Last week we explored projections, which are they mathematical system used to convert a 3D sphere, like our globe, to a 2D projection, the map. The most commonly used projections are the Mercator, the Gall-Peters and the Albers Conic were all developed in the 18th and 19th centuries, long before the idea of contemporary computing. These mathematicians and cartographers developed the systems that modern day map making rely on. I will spent this weeks post looking at the history of computer mapping.
In the 1960’s a mapping company in Canada first tried to create a digital map that would increase the efficiency and decrease the cost of survey mapping. The company, Spartan Air Services, usually used images taken by an airplane that would later be edited by hand to display the relevant information. Spartan was able to digitize a 5 inch by 5 inch map and show that spatial digitization was possible, so by 1962 they began working with IBM to develop a computer program that was optimized for geologic and geographical programming. Around the same time the Canadian government passed the Agricultural Rehabilitation and Development Act which gave funding to create an inventory for land use and agricultural capability across Canada. Through the production of the Canadian Land Inventory (CLI), a framework for the Geographic Information System, or GIS as it is known today. Below is a video released by the Canadian Forest Service that show the process and implications of digitizing large information.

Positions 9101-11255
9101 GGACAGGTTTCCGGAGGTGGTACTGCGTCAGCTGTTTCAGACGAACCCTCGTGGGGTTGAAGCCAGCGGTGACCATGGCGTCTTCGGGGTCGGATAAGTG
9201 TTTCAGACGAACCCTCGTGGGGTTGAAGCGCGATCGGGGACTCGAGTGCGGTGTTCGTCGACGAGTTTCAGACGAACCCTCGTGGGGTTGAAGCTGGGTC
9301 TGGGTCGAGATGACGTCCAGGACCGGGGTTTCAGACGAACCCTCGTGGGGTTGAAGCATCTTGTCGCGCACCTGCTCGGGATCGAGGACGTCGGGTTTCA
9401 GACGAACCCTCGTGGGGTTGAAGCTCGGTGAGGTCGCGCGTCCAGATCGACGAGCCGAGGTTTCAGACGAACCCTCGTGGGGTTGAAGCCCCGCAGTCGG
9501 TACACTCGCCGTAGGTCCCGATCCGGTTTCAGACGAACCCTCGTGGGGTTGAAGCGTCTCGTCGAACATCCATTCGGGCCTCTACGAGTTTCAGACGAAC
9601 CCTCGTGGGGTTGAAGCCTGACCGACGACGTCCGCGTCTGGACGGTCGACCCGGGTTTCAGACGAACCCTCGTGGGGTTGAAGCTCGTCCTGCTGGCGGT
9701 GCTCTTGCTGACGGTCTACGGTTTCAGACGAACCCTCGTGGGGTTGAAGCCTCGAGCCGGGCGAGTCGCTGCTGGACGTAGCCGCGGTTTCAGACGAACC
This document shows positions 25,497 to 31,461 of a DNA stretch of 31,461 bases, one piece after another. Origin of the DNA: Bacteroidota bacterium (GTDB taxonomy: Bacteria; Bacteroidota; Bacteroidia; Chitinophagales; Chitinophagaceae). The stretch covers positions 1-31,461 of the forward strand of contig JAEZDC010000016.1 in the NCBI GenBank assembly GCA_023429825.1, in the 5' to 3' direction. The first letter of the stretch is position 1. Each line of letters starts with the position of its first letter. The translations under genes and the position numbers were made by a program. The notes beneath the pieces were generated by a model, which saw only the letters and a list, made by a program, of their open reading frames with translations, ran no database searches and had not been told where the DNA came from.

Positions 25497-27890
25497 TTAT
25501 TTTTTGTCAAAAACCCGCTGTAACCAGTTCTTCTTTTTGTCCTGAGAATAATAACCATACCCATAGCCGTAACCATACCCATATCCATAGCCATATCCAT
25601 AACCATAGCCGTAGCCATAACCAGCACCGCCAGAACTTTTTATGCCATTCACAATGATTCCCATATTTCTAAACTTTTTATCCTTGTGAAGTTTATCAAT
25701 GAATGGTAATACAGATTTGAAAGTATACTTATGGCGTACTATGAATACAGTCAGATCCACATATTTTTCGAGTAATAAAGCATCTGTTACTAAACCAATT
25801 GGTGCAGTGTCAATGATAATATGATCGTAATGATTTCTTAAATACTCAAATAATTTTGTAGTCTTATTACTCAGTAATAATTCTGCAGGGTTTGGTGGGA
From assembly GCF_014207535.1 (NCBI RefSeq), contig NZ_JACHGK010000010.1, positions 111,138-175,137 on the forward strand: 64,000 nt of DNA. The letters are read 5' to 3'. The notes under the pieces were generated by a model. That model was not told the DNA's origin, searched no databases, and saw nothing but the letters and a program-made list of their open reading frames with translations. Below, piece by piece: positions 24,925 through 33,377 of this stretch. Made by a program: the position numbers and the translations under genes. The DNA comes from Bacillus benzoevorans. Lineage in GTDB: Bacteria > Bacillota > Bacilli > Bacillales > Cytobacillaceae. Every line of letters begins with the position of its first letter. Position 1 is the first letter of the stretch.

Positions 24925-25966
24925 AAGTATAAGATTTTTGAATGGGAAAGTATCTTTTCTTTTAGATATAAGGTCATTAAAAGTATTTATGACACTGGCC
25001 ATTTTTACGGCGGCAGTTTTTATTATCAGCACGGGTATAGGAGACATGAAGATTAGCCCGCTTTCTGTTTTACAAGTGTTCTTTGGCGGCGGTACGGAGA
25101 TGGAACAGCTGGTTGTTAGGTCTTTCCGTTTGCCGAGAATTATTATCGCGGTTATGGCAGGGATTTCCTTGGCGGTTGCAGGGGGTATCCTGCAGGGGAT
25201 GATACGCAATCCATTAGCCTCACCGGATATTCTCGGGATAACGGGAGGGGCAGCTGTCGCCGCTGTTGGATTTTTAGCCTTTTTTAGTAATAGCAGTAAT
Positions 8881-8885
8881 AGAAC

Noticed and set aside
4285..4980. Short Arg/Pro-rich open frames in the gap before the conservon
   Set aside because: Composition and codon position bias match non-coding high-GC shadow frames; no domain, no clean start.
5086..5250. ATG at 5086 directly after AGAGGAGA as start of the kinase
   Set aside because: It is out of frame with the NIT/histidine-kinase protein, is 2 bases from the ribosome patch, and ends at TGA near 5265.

The early challenges of mapping have paved the way for incredible computing powers that have streamlined the process of cartography and spatial analysis. In 1969, a Harvard professor named Jack Dangermond founded The Environmental Systems Research Institute, or ESRI as it is known today. As it is stated on their website, their early mission was as a “consulting firm [who] applied computer mapping and spatial analysis to help land use planners and land resource managers make informed decisions”. However, by 1981 they had developed a commercial computer software, ARC/INFO that brought computer spatial analysis to a global market. This was the beginning of the computer mapping revolution. Spatial analysis was faster, more affordable, and introduced the idea of computer layering to analyze the world.
The idea of digital layering is incredibly useful in contemporary mapping as it allows us to break up the real world into several layers that each represent an attribute about the space we are modeling. Being able to analyze different layers help us understand the ways that these attributes interact. These ideas have continued to develop and improve our ability to represent the world in a tangible way. The CLI and ESRI are directly responsible for our ability to pull up a map on our phones, easily avoid traffic using real-time updates, and affordable up-to-date city and land use planning.
Next week we will look at some of the companies that formed and thrived because of the invention of computer mapping, as well as the technologies such as satellites and drones that have helped supplement computerized cartography.